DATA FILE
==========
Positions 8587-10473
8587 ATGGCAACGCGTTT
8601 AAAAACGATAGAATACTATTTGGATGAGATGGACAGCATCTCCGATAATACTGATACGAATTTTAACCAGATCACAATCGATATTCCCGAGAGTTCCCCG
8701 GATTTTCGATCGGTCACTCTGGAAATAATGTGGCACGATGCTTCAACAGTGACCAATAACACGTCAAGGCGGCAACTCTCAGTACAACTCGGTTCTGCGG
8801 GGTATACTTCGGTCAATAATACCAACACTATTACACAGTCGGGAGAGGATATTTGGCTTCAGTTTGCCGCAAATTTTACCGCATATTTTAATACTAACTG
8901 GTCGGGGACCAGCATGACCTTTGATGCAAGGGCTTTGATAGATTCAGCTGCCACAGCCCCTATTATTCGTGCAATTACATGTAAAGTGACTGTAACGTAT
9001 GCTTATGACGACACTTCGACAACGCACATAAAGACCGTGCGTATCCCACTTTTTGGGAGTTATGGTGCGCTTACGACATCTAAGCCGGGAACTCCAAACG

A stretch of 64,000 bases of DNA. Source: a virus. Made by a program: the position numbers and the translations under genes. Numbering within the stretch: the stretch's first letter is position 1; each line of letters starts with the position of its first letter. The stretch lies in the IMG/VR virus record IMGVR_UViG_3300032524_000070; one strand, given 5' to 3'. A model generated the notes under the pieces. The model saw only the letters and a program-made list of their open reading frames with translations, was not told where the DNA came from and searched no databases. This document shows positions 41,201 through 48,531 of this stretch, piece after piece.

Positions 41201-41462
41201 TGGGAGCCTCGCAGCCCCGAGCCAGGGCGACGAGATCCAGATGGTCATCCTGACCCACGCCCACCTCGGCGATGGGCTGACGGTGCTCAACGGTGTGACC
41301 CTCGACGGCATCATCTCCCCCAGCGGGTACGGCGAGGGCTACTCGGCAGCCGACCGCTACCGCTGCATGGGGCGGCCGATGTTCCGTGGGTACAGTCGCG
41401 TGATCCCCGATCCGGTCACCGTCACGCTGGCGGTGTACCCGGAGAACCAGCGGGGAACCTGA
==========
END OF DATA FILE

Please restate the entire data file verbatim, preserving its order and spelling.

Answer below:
Positions 8587-10473
8587 ATGGCAACGCGTTT
8601 AAAAACGATAGAATACTATTTGGATGAGATGGACAGCATCTCCGATAATACTGATACGAATTTTAACCAGATCACAATCGATATTCCCGAGAGTTCCCCG
8701 GATTTTCGATCGGTCACTCTGGAAATAATGTGGCACGATGCTTCAACAGTGACCAATAACACGTCAAGGCGGCAACTCTCAGTACAACTCGGTTCTGCGG
8801 GGTATACTTCGGTCAATAATACCAACACTATTACACAGTCGGGAGAGGATATTTGGCTTCAGTTTGCCGCAAATTTTACCGCATATTTTAATACTAACTG
8901 GTCGGGGACCAGCATGACCTTTGATGCAAGGGCTTTGATAGATTCAGCTGCCACAGCCCCTATTATTCGTGCAATTACATGTAAAGTGACTGTAACGTAT
9001 GCTTATGACGACACTTCGACAACGCACATAAAGACCGTGCGTATCCCACTTTTTGGGAGTTATGGTGCGCTTACGACATCTAAGCCGGGAACTCCAAACG

A stretch of 64,000 bases of DNA. Source: a virus. Made by a program: the position numbers and the translations under genes. Numbering within the stretch: the stretch's first letter is position 1; each line of letters starts with the position of its first letter. The stretch lies in the IMG/VR virus record IMGVR_UViG_3300032524_000070; one strand, given 5' to 3'. A model generated the notes under the pieces. The model saw only the letters and a program-made list of their open reading frames with translations, was not told where the DNA came from and searched no databases. This document shows positions 41,201 through 48,531 of this stretch, piece after piece.

Positions 41201-41462
41201 TGGGAGCCTCGCAGCCCCGAGCCAGGGCGACGAGATCCAGATGGTCATCCTGACCCACGCCCACCTCGGCGATGGGCTGACGGTGCTCAACGGTGTGACC
41301 CTCGACGGCATCATCTCCCCCAGCGGGTACGGCGAGGGCTACTCGGCAGCCGACCGCTACCGCTGCATGGGGCGGCCGATGTTCCGTGGGTACAGTCGCG
41401 TGATCCCCGATCCGGTCACCGTCACGCTGGCGGTGTACCCGGAGAACCAGCGGGGAACCTGA